A few days ago, I visited the Henri Matisse exhibition at the Tate. Matisse was a successful painter in the twentieth century, but for the last 17 years of his life he started making compositions out of painted paper. He would cut shapes and play with different elements and perspectives which created this unique style of art. The exhibition was incredible and had a nice selection of his work from different stages of his career. Here are some of my favourite pieces.
The horse, the rider and the clown
The sword swallower
The two above were part of the Jazz book/room, which had all these compositions based on circuses. I think the idea of a circus is quite magical on it's own so these two are very effective with the block colours and silhouettes.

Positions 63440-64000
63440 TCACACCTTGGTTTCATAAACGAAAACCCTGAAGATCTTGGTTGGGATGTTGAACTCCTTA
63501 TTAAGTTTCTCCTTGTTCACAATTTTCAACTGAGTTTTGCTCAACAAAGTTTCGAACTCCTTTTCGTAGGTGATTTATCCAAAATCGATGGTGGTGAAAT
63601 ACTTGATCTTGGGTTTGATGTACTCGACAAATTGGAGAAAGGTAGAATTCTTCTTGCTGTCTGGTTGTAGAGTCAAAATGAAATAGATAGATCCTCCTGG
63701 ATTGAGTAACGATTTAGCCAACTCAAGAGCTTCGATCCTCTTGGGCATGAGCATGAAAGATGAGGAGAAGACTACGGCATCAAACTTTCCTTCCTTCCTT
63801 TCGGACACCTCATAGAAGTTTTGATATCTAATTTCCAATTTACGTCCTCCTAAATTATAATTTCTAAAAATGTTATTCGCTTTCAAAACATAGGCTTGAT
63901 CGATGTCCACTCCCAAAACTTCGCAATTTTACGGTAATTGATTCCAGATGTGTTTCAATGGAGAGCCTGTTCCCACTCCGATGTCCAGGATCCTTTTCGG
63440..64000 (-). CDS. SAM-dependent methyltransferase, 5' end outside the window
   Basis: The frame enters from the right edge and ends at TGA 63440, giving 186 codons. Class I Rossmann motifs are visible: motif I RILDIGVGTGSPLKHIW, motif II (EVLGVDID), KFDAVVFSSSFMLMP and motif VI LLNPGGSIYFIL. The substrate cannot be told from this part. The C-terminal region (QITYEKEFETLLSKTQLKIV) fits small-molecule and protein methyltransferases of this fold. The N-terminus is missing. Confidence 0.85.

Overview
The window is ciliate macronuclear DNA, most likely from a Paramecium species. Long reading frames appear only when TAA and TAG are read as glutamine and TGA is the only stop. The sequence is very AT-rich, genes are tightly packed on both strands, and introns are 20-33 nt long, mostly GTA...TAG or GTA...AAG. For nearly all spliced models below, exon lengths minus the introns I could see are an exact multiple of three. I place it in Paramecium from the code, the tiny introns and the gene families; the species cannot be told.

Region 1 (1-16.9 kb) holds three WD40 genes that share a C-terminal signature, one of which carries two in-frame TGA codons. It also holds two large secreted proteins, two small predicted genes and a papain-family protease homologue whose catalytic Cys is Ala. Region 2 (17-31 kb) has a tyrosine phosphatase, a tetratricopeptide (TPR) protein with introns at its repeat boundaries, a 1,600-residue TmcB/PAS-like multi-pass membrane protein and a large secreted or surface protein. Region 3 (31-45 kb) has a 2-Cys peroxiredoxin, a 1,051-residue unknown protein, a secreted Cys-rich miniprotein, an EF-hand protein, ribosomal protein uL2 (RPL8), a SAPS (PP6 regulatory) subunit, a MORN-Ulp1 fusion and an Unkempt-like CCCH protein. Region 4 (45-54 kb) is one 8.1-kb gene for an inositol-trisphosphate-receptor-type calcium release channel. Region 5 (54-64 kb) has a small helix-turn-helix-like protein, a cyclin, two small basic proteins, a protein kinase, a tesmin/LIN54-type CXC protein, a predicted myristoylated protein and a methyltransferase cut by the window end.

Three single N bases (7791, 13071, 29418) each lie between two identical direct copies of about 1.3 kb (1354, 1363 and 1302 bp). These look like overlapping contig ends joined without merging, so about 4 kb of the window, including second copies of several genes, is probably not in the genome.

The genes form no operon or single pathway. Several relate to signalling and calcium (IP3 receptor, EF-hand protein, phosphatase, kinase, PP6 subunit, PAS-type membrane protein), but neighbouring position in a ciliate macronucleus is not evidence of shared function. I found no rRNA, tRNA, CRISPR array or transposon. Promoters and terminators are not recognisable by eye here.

The Creole Dancer
I love this one so much. The expression on the dancer's face is fantastic and Matisse captures the movement so well.
Blue Nude II
One of the most famous series of pieces by Matisse, Blue Nudes, is a great example of how he creates contours and outlines by cutting.
The Parakeet and the Mermaid
This composition was originally pasted across Matisse's studio walls, which I think is a really cool way to create art by using your walls as a giant canvas. You can see the two creatures tucked away between the leaf and fruit shapes.
The exhibitions was constructed in such a way that after 13 rooms filled with Matisse's compositions you walked through a corridor and see the final product of his stained glass window. The layout allows you to appreciate it and gives a progressive vision to the art.
It was such a fantastic exhibition and make sure you go and see it soon because it ends in September! You can book tickets HERE.
Tickets c/o Elli Cartwright (Thank you again!)